Future decisions

The new legislation also allows for future planning if a person becomes incapacitated and cannot make decisions. This includes future healthcare options and financial planning.

Other changes for practitioners to be aware of

Alongside the new Assisted Decision-Making legislation, practitioners should be aware of the other parts of the legal framework for vulnerable persons, which include:

  • National Vetting Bureau (Children and Vulnerable Persons) 2012 – this places legal obligations on organisations that provide a service to vulnerable persons to follow clear vetting processes. There is also a requirement for organisations to consider reporting the outcome of a disciplinary matter, which would give rise to a risk for that person working with vulnerable persons in the future. This could include a scenario where a nurse is struck off the register for abusive behaviour, but may try to work as a social care leader. This “soft” information would show up on vetting.
  • Criminal Justice Act (Reporting of Crimes Against Children and Vulnerable Persons) 2012 – this requires persons to report crimes against vulnerable persons to the gardai. This would be in addition to the requirement to report under the current safeguarding guidelines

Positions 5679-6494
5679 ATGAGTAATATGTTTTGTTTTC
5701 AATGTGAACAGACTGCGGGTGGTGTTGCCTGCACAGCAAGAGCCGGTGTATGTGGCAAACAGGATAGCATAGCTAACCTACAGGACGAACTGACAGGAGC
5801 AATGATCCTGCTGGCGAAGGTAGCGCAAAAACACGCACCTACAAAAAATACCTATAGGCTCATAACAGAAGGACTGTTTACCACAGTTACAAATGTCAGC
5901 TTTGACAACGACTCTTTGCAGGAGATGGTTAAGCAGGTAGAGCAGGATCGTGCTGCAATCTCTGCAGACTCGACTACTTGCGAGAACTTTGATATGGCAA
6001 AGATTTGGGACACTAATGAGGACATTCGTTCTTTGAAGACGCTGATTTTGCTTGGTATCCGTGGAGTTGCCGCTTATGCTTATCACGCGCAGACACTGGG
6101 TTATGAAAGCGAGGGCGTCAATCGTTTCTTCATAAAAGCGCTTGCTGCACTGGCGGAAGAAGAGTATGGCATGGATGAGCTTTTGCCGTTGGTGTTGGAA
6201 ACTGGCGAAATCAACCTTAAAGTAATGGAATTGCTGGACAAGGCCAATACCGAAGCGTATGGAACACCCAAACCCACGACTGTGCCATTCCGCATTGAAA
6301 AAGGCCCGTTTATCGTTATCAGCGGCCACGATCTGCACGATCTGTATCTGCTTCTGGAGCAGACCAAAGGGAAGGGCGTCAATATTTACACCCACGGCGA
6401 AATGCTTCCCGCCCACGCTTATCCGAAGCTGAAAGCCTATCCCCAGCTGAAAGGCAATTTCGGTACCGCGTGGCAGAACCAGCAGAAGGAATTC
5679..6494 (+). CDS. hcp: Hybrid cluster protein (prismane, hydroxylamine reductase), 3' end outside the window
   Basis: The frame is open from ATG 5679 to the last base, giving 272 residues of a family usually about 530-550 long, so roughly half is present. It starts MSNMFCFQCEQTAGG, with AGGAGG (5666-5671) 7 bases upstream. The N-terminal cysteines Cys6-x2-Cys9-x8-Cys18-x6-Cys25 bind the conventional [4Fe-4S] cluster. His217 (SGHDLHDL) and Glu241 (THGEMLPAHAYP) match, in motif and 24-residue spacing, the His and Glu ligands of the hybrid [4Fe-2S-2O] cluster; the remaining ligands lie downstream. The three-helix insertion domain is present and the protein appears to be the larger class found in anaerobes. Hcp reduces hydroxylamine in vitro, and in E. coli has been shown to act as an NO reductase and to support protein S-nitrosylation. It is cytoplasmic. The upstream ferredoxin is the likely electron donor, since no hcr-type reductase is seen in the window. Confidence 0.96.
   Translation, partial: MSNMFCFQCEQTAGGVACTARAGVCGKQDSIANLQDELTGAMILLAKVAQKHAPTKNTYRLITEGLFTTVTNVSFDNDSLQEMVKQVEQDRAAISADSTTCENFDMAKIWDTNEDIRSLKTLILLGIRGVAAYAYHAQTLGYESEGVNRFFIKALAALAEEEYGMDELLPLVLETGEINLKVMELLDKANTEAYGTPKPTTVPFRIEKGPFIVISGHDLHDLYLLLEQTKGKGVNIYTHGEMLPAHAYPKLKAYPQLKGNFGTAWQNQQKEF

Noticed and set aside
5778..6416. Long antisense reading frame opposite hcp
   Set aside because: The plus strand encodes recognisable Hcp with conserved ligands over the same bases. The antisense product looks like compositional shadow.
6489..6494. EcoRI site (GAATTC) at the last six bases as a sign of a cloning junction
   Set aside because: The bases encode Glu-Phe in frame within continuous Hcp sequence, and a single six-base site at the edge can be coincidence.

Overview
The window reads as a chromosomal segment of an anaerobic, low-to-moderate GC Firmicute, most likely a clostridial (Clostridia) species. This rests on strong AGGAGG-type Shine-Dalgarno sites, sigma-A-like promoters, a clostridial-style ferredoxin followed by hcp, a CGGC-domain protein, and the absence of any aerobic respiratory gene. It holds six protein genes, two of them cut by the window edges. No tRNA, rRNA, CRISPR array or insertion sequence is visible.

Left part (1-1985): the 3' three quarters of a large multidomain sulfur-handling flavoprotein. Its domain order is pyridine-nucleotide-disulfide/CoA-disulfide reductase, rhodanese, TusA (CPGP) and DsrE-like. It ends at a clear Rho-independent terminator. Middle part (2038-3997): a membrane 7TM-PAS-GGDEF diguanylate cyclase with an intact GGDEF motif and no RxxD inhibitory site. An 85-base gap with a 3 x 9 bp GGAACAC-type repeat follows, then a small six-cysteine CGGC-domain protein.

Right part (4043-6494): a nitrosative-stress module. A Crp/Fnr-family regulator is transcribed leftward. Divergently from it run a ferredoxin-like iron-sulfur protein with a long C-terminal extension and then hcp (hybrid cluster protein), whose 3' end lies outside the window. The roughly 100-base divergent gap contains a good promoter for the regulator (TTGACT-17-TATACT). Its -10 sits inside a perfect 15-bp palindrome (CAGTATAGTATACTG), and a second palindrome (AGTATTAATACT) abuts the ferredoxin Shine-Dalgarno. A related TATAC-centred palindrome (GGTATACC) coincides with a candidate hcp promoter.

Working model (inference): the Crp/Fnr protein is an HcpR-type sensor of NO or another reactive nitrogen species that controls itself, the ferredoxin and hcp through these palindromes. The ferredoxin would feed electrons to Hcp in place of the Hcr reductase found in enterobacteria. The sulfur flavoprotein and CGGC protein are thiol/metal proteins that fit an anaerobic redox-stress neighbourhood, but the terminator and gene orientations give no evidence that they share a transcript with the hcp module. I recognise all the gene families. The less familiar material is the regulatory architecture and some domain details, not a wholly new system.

• Mental Health Act 2001 - the Mental Health Act applies in the detention of adults in approved centres where there is evidence of mental disorder.

The Decision Support Service can provide guidance for most initial queries. However, there are some cases which will require specialised legal advice, especially where there is no family member to assist the person.

Listen to our related podcast from authors Sonya Bruen and Katie Bermingham-Thomas.

For more information and expert advice, contact a member of our Health & Prosecutions team.

The content of this article is provided for information purposes only and does not constitute legal or other advice.